I thought the Warden wanted me to kill this guy. Why is he sending mines for me to dismantle?

Unfortunately, matchmaking is still missing from many activities. One of these being Skolas’s Revenge. Nowadays people only want to play the highest level stuff, and this guy is old news, so good luck finding someone to play with. But he’s still a massive pain. I had to do it solo, and it took some 15 attempts. When I finally got lucky with the mines placement, the guy went down easily enough.

So I got some items which are near useless today (thanks for the free Judgment reputation though)… and this nifty emblem. This is all I ever wanted. Oh, and that’s my PSN name, I guess.

It does exemplify the basic problem with Destiny though – the lack of matchmaking in several activities can hurt badly. But hey, I’m done with this arena, I can finally let my PS+ expire with no qualms (it will expire next week).

I got Rise of Iron too, so I’m sure there’s lots of other stuff to do. Even if most of it seems to require cooperation… oh well. I don’t really feel like renewing, so I’ll do the single player stuff. Just like old days. And maybe, if I can finally get rid of this addiction, I can start taking care of my backlog again.

Leo’s Toy Store

By now everyone knows, I’m certain, that 428 is going to be localized by Spike Chunsoft next year. This event, the magnitude of which has been unseen in decades, has consequences twofold for me. First, it gives me a chance to experience the sequel to my personal game of 2016 (yes, Machi came out in 1998, I know). Most importantly, it means I can drop my plans to use the on-screen translator on the emulated Wii version.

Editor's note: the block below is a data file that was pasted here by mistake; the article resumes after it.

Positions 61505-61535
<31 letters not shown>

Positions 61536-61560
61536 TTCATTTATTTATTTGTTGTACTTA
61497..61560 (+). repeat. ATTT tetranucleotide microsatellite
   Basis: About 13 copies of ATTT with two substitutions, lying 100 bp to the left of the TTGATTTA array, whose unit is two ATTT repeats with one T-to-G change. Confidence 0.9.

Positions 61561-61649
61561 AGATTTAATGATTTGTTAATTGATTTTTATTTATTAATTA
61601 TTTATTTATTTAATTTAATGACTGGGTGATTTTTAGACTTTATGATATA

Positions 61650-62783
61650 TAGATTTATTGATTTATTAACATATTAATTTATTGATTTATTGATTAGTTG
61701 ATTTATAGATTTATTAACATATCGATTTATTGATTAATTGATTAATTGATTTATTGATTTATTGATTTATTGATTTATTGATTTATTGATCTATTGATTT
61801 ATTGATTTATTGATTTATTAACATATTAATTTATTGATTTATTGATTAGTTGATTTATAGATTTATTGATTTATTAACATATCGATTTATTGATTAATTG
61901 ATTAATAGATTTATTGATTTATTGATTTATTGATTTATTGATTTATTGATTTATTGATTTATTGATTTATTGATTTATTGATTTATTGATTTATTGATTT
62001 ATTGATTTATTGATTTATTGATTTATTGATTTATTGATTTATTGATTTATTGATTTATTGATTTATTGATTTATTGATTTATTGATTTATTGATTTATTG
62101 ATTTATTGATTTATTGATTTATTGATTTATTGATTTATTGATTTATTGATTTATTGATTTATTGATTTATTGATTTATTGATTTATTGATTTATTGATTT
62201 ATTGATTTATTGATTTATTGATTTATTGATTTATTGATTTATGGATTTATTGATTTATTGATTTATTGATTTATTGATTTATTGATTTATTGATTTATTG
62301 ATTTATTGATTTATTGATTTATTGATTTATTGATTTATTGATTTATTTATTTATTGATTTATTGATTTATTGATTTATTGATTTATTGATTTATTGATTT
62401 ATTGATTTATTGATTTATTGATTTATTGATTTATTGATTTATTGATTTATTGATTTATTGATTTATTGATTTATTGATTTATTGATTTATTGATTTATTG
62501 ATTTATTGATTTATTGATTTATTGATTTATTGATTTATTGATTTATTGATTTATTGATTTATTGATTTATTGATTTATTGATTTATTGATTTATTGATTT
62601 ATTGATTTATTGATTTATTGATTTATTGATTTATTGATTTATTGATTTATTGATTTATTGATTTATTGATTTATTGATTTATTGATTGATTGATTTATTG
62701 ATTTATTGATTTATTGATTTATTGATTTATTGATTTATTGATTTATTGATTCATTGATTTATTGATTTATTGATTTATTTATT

On the left, the ultimate villain of Machi (probably not featuring in 428)

I’m somewhat worried, though. I can’t help but think that the sheer amount of effort required to play Machi while translating on the fly, trying to interpret those words the OCR couldn’t recognize, and overall spending a very long time with the game, has been instrumental in my enjoyment of it. Now that 428 is going to be easily available, that crucial element is going be missing. Perhaps… perhaps I should translate it myself again, instead?

Another thing that required a lot of effort was War and Peace, which I finally finished a few days ago. Started in December, finished in March… not bad. At least now I know that Tolstoy was totally a Napoleon hater, and Kutuzov fanboy. The first half was really good, and one of the best written books I’ve ever read. But the second half, when the war starts, quickly goes downhill. Even the writing falls in quality, with Tolstoy often repeating himself five or six times in the same paragraph. It doesn’t even feel like I was reading the same book. Too bad, because it had started so well. Oh well, the hype can’t always be real.